Berkeley City Council will make key decisions concerning the homeless population, such as whether to prohibit lying and camping near the Downtown Berkeley BART station, during its regular Thursday meeting.
The Downtown Berkeley BART station plaza, which has been under construction since 2016, is set to be completed this month. A controversial recommendation from Mayor Jesse Arreguín would enforce regulations of unpermitted lodging — through California Penal Code Section 647(e) — and sidewalk obstruction.
The purpose of the recommendation, according to Arreguín’s proposal, is to make the plaza, which cost the city $7.6 million, safe and “welcoming.” The plaza would serve the 30,000 commuters who arrive daily by BART, AC Transit and the UC Berkeley Bear Transit shuttle.
“(It’s) about keeping Berkeley’s Downtown business district attractive for consumers. The plaza is the entrance for money,” said Mike Zint, co-founder of homeless rights activist group First They Came for the Homeless, in an email. “Things that are perceived as a threat to that money will be prevented. Poor people in sight are a threat.”
Councilmember Kriss Worthington said he is unsure whether Arreguín’s recommendation will be passed, but that City Council has approved several “anti-homeless policies” in the past.
California Penal Code Section 647(e) is similar to an ordinance that Worthington said was recently ruled unconstitutional by federal courts in Boise, Idaho. The judges concluded that the 8th Amendment prevents criminalizing homeless people “sitting, sleeping, or lying outside.”
“There are those who would like to think the Mayor is mean spirited,” said homeless activist Guy “Mike” Lee in an email. “Like a typical politician he is doing the bidding of the Downtown Berkeley Association.”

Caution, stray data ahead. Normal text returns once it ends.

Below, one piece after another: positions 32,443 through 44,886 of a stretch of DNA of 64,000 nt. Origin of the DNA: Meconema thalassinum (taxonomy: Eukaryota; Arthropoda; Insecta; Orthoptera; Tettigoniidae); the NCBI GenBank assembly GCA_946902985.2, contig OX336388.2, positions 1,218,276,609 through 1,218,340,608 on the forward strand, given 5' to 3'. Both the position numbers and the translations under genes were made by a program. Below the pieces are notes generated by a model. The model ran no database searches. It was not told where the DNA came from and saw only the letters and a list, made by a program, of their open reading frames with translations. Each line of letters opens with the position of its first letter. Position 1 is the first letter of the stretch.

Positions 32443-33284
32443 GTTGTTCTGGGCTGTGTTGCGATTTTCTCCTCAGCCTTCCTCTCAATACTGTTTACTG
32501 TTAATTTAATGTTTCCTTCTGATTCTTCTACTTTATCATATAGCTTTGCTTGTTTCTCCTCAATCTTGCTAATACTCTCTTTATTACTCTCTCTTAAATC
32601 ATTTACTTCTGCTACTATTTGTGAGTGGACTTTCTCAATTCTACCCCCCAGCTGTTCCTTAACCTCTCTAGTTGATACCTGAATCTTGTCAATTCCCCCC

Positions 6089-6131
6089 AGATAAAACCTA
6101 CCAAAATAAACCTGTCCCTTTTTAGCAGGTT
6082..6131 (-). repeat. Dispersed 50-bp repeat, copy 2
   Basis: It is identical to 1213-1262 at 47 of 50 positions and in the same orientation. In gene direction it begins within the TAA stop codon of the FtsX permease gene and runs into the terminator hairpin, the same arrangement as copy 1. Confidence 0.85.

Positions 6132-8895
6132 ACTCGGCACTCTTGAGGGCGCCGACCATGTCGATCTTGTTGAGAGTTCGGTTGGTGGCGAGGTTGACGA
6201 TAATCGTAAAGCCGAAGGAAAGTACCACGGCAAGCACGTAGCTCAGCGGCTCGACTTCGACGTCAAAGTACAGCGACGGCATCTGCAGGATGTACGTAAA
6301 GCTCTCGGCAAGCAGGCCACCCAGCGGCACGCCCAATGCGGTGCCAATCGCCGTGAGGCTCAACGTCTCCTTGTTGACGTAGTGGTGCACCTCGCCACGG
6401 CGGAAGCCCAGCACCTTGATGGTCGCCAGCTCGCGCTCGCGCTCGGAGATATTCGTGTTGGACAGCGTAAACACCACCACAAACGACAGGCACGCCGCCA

Councilmember Kate Harrison said she was concerned about people receiving misdemeanors for violating the penal codes in Arreguín’s proposal. She added that she does not support the criminalization of homeless people.
“We need to put a lot more attention on solution rather than enforcing minor violations,” Worthington said.
At the meeting, City Council will also vote on whether to eliminate public parking from 2012 Berkeley Way — a time-sensitive step toward building the largest number of permanent affordable housing units for the homeless in Berkeley’s history.
If council members fail to approve the project by the end of the year, however, Berkeley may lose out on receiving $20 million in state funding, Worthington said. This is the first time in his 22 years as a council member that he has seen the chance to provide a significant amount of housing for the homeless.
“In some ways, to me, this is the most important item on the agenda,” Worthington said. “When else can you get an opportunity to house so many homeless people?”
The council will also decide whether to add $17,000 in funding to Dorothy Day House in order to extend operation of the Berkeley Emergency Storm Shelter.
“Housing is the solution. That will never change,” Zint said in an email. “It’s the only course of action.”